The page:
The existence of another remedy does not prevent the exercise of judicial jurisdiction if the order is challenged for lack of jurisdiction: Supreme Court
The Supreme Court observed that even if there is another remedy, a High Court can exercise its judicial jurisdiction if the order of the authority is challenged for lack of authority and jurisdiction, which is a pure question of law. . not to exercise judicial jurisdiction under article 226 of the Constitution if another effective and efficient remedy …
The Supreme Court observed that even if there is an alternative remedy, a High Court can exercise its judicial jurisdiction if the order of the authority is challenged for lack of authority and jurisdiction, which is a pure question of law. .
“While a High Court would not normally exercise its judicial jurisdiction under Article 226 of the Constitution if another effective and effective remedy is available, the existence of another remedy does not in itself preclude the High Court to exercise jurisdiction in certain eventualities. “, the bench Judges DY Chandrachud, Vikram Nath and BV Nagarathna observed.
In this case, Magadh Sugar & Energy Ltd. had applied to the High Court to challenge the imposition of 1 “Bihar Electricity Law” or “Law 2” on electricity and the penalty on the electricity it supplied to the Authority National Electricity Authority of Bihar. The High Court refused to consider the summons request on two grounds: (i) the appellant has another legal remedy under section 9A of the Act; and (ii) the dispute involves questions of fact which are outside the judicial jurisdiction of the High Court.
The court referred to various decisions, including Radha Krishan Industries v. State of Himachal Pradesh, to conclude that the existence of another remedy does not in itself preclude the High Court from exercising its jurisdiction in certain eventualities. Exceptions to the alternative remedy rule arise, the court noted, when:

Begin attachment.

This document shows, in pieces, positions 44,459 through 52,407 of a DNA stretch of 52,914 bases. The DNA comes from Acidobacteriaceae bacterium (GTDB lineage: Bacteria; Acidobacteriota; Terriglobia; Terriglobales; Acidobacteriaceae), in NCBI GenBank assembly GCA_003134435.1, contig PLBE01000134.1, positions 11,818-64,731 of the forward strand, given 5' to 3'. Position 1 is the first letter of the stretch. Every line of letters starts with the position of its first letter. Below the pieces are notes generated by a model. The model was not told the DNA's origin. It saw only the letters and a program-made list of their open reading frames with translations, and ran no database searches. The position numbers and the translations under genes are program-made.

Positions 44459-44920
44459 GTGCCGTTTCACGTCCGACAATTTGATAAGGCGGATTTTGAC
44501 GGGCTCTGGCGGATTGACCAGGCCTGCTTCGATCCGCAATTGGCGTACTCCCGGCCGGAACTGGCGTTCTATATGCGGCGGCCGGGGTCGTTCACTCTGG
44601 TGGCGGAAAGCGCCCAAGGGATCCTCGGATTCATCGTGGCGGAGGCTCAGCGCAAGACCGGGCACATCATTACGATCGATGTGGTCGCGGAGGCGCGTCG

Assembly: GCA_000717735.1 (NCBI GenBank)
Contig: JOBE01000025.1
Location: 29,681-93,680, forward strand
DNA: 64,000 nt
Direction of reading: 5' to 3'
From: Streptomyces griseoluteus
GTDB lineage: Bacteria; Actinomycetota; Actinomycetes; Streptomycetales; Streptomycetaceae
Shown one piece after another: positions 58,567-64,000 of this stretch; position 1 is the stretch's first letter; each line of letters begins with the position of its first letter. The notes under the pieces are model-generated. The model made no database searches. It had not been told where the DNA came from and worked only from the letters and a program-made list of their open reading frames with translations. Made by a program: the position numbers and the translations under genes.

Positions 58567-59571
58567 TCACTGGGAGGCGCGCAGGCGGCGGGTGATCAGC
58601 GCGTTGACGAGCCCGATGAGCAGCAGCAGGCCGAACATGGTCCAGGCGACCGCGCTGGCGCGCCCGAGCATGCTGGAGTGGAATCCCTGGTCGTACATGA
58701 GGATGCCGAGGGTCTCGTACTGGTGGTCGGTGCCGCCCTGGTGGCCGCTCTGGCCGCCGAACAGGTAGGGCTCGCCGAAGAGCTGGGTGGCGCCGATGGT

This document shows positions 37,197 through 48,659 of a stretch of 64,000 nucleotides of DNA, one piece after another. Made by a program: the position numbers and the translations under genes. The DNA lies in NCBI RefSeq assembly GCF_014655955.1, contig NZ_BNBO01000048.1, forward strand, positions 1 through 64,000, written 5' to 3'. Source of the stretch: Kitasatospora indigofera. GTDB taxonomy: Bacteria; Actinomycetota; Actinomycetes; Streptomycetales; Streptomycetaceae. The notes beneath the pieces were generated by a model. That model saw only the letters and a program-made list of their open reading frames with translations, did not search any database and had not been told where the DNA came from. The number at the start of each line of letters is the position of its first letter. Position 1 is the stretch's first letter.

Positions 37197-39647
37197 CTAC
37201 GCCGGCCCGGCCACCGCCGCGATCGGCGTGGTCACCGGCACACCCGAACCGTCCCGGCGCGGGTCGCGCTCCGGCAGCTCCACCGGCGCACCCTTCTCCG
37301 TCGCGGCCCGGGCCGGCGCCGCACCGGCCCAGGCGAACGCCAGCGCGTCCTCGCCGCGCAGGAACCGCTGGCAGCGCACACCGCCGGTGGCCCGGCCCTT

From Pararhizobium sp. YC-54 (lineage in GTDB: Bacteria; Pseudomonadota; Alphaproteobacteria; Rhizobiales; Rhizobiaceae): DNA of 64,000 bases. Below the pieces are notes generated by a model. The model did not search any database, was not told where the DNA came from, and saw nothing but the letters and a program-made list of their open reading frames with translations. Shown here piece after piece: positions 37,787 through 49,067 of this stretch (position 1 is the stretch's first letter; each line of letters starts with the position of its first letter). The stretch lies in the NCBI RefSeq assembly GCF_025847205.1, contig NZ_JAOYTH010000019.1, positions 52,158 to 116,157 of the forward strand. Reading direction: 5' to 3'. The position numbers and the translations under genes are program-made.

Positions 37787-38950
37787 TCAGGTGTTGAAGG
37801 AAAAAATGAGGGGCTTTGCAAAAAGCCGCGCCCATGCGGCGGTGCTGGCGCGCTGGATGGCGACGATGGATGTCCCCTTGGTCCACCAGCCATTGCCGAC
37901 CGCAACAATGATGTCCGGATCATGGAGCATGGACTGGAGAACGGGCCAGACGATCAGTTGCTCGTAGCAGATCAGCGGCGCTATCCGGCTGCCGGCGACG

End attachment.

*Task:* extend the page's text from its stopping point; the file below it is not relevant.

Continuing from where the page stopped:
(a) the petition for writ has been filed for the enforcement of a fundamental right protected by Part III of the Constitution;
(b) there has been a breach of the principles of natural justice;
(c) the order or procedure is totally incompetent; Where
d) the rule of a law is contested
In that case, the court noted that the applicant’s main contention was that the state government did not have the power to levy a tax on its sale of electricity to BSEB. âThus, the means undermine the exercise of the competence of the Government. In view of the law mentioned above on the rule of the alternativey, “he said.
While returning the subpoena process to the High Court for a new disposition, the court observed:
The issues raised by the appellant are questions of law which require, after a careful reading of the Bihar Electricity Act, that it be determined whether a tax can be levied on the supply of electricity by a producer of electricity. electricity (which also manufactures sugar) supplying electricity to a distributor; and whether the first respondent has legislative jurisdiction to collect duties on the sale of electricity to an intermediary distributor given the decision of this Court in the State of PA (supra). The question of whether the appellant is required to file returns under Sections 6B (1) and 5A of the Act is directly related to the question whether the sale of electricity by the appellant to BSEB falls within the provisions pricing of Article 3 (1). The issues raised by the appellant can be decided without going into any factual dispute. Thus, the present case falls within the judicial jurisdiction of the High Court.
Reference: LL 2021 SC 495
Business name: Magadh Sugar & Energy Ltd. vs. Bihar State
Case n Â° | Date: CA 5728 from 2021 | September 24, 2021
Coram: judges DY Chandrachud, Vikram Nath and BV Nagarathna
Counsel: Adv SK Bagaria for the appellant, Sr Adv Saket Singh for the State
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